A Content Marketing Key Component of Professional Services Marketing Plans

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Content marketing is changing the way professional services are bought and sold.

The Internet has become so much a part of our personal and professional lives that it’s changed the way businesses find and select service firms. Over the years, we’ve learned to turn to the web when we need a new accountant, lawyer, architect or consultant.

But the web is far more than a digital shopping mall for professional services. It’s also a rich educational resource, and educational content is the new currency of the professional services marketplace. Content marketing is the strategy that turns that content into profits.

To better understand what’s going on, let’s first take a look at some traditional ways services are sold and bought.


In traditional services marketing, a firm goes out into the world and steadily builds awareness and trust through networking, public speaking and word of mouth referrals. Eventually, someone who has had exposure to the firm and requires their services sets up a meeting to learn more. It may take many weeks or months before the relationship matures and a decision is made.

Or a business is in need of a particular service – an RFP is sent out to a broad swath of prospective service providers. Responses flood in. The buyer then spends the several weeks reviewing the proposals before scheduling interviews with the most promising businesses. Many weeks later, a decision is made and work begins.

In both scenarios, the process of matching a comapny to a buyer is fraught with inefficiency. The businesses are not vetted until late in the process, which means a lot of time is wasted communicating with firms or prospective clients that may not be a good match.


Today, a company can communicate its expertise in a more direct and engaging way – and in the process, it can reach a much larger audience. Buyers get to know a firm and its approach to problem solving in a much more intimate way, so they understand what they’ll be getting before they make an inquiry.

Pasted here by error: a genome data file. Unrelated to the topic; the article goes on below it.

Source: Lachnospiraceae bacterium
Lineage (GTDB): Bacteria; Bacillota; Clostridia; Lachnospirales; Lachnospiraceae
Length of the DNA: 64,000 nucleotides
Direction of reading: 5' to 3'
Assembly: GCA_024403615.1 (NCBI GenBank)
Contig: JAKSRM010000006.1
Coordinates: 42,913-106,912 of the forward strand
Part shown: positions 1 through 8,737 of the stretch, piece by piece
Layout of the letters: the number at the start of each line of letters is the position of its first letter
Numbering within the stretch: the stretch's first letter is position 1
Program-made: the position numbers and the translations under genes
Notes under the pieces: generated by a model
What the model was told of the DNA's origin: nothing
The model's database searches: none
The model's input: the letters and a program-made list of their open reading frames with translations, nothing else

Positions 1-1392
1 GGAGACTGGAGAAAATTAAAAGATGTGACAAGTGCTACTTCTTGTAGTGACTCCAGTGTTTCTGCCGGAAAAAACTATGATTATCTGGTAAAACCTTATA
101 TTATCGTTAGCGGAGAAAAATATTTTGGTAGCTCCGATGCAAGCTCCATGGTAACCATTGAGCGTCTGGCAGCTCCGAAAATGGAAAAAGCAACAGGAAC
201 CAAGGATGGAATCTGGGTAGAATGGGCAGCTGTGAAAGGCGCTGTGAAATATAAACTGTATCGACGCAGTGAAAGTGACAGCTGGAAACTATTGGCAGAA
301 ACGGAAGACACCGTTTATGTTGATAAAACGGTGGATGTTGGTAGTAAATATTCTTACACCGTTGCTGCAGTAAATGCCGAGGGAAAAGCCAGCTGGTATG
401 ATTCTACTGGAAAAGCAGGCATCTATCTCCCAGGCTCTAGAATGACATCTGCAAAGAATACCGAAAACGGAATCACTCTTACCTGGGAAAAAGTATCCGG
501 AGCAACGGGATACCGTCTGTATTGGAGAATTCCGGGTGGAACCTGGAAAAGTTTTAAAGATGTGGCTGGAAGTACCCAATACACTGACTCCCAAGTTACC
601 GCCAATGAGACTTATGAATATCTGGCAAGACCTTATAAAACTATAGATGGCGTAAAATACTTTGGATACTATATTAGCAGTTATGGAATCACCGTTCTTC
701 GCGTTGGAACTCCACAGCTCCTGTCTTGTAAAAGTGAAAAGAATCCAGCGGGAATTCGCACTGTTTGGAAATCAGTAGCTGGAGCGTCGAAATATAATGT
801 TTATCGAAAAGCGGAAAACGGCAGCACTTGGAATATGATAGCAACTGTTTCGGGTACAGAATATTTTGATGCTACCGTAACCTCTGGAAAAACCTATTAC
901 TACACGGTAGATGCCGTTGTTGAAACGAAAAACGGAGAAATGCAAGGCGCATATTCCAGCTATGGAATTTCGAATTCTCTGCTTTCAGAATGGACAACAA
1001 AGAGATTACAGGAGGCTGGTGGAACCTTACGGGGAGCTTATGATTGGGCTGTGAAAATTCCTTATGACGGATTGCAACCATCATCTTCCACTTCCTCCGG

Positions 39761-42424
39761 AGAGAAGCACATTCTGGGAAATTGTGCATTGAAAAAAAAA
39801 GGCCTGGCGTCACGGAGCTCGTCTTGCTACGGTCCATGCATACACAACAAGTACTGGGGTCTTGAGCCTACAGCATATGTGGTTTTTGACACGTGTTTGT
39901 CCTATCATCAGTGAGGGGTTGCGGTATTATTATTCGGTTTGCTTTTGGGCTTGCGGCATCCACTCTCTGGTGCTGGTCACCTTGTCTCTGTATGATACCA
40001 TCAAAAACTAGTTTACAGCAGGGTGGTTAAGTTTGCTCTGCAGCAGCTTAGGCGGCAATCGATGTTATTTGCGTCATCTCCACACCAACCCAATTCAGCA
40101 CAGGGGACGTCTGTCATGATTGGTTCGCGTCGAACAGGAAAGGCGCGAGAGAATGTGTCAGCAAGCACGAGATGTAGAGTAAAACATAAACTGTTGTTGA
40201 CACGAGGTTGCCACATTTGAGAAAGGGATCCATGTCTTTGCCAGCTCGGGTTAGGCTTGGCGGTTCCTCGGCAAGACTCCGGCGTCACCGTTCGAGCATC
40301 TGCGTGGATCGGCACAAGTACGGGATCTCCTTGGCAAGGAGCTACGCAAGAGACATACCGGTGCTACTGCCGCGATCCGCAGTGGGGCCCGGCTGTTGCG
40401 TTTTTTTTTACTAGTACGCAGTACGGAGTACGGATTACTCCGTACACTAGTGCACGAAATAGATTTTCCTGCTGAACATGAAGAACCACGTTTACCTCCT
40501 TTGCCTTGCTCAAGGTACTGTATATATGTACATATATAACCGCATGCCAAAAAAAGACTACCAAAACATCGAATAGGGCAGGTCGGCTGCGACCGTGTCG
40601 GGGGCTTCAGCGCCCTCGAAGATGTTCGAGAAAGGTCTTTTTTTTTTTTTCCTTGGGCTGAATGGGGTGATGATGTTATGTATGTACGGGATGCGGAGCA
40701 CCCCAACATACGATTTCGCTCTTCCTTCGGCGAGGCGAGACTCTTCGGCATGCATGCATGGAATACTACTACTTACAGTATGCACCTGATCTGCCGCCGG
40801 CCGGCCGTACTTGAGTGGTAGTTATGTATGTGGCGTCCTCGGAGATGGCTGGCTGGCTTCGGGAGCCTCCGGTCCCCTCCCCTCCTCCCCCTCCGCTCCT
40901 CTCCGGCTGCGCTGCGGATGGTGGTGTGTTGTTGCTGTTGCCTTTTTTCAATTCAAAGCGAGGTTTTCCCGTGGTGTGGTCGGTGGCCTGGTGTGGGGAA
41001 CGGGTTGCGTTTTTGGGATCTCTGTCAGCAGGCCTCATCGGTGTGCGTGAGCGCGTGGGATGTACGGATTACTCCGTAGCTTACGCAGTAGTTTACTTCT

The key to building these virtual relationships is content marketing, an online strategy that elevates thought leadership through the routine publication of free, valuable, educational content and using that content to attract new leads, nurture existing leads and build preference for the organization.

When a business writes about topics that are relevant to its target clients, it accomplishes three things:

  1. Demonstrates a deep understanding of issues its prospects care about
  2. Engages its audience
  3. Builds trust

The more often a company produces relevant content, the more engagement it creates, and the more trusted it becomes. In many cases, leads that are nurtured through content marketing become “converts” to a particular firm’s approach or way of thinking – sometimes they’ll even hire an organization that they’ve been following without soliciting competitive bids.

Bottom line: a brand that builds a loyal readership has an easier time closing sales.


We find the most effective approach to content marketing is to provide a wealth of freely available material – no commitment, no registration, no cost. Most of this material will be short-format pieces, such as blog posts and articles.

So how do you get started? What kinds of content can you create?

For most businesses, blogging is the easiest and most productive way to get started – because blog posts can be any length and less polished than, say, a magazine article, they can be produced and published quickly. If commenting is enabled, blog posts also provide a great way to interact with your audience.

But blogs only scratch the surface. Here are some other important content marketing vehicles to consider as you retool your marketing plan: